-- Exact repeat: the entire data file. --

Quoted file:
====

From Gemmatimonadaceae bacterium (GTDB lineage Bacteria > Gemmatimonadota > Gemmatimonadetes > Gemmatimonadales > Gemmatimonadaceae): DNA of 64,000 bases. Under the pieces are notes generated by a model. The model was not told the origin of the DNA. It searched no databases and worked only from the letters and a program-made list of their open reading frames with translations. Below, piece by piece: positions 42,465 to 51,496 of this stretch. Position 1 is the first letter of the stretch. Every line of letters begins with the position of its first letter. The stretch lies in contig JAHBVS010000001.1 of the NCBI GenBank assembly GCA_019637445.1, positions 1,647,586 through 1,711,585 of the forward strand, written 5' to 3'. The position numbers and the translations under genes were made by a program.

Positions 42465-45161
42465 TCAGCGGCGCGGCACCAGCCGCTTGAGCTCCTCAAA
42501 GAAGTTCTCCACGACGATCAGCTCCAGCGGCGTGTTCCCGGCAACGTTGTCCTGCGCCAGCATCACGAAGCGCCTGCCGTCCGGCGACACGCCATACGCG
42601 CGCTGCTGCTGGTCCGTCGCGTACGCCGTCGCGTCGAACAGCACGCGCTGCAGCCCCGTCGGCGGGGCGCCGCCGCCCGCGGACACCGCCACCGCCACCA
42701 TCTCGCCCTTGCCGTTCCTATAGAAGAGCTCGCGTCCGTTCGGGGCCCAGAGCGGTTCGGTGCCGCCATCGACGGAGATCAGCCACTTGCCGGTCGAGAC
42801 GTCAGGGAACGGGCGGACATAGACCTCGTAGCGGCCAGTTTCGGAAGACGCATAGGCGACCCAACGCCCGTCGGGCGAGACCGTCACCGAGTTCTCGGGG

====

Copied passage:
From Gemmatimonadaceae bacterium (GTDB lineage Bacteria > Gemmatimonadota > Gemmatimonadetes > Gemmatimonadales > Gemmatimonadaceae): DNA of 64,000 bases. Under the pieces are notes generated by a model. The model was not told the origin of the DNA. It searched no databases and worked only from the letters and a program-made list of their open reading frames with translations. Below, piece by piece: positions 42,465 to 51,496 of this stretch. Position 1 is the first letter of the stretch. Every line of letters begins with the position of its first letter. The stretch lies in contig JAHBVS010000001.1 of the NCBI GenBank assembly GCA_019637445.1, positions 1,647,586 through 1,711,585 of the forward strand, written 5' to 3'. The position numbers and the translations under genes were made by a program.

Positions 42465-45161
42465 TCAGCGGCGCGGCACCAGCCGCTTGAGCTCCTCAAA
42501 GAAGTTCTCCACGACGATCAGCTCCAGCGGCGTGTTCCCGGCAACGTTGTCCTGCGCCAGCATCACGAAGCGCCTGCCGTCCGGCGACACGCCATACGCG
42601 CGCTGCTGCTGGTCCGTCGCGTACGCCGTCGCGTCGAACAGCACGCGCTGCAGCCCCGTCGGCGGGGCGCCGCCGCCCGCGGACACCGCCACCGCCACCA
42701 TCTCGCCCTTGCCGTTCCTATAGAAGAGCTCGCGTCCGTTCGGGGCCCAGAGCGGTTCGGTGCCGCCATCGACGGAGATCAGCCACTTGCCGGTCGAGAC
42801 GTCAGGGAACGGGCGGACATAGACCTCGTAGCGGCCAGTTTCGGAAGACGCATAGGCGACCCAACGCCCGTCGGGCGAGACCGTCACCGAGTTCTCGGGG